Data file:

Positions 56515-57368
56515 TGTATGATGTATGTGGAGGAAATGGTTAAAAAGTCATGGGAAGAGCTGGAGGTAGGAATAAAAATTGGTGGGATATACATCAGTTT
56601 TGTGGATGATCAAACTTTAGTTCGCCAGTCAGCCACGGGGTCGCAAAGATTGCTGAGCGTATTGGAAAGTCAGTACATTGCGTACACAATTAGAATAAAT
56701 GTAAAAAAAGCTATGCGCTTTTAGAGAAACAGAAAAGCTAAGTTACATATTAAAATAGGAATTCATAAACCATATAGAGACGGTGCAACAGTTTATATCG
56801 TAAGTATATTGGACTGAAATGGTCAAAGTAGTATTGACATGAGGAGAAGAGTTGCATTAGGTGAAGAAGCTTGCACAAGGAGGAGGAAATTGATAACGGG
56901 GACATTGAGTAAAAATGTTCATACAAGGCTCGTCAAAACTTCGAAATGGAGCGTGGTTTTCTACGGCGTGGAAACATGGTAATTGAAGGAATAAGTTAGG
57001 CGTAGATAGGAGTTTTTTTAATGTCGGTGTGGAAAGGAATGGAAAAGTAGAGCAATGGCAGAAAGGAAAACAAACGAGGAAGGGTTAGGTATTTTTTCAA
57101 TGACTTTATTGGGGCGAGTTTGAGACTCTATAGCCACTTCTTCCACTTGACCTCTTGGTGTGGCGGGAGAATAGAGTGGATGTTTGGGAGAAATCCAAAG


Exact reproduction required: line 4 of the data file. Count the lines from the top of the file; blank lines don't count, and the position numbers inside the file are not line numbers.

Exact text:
56701 GTAAAAAAAGCTATGCGCTTTTAGAGAAACAGAAAAGCTAAGTTACATATTAAAATAGGAATTCATAAACCATATAGAGACGGTGCAACAGTTTATATCG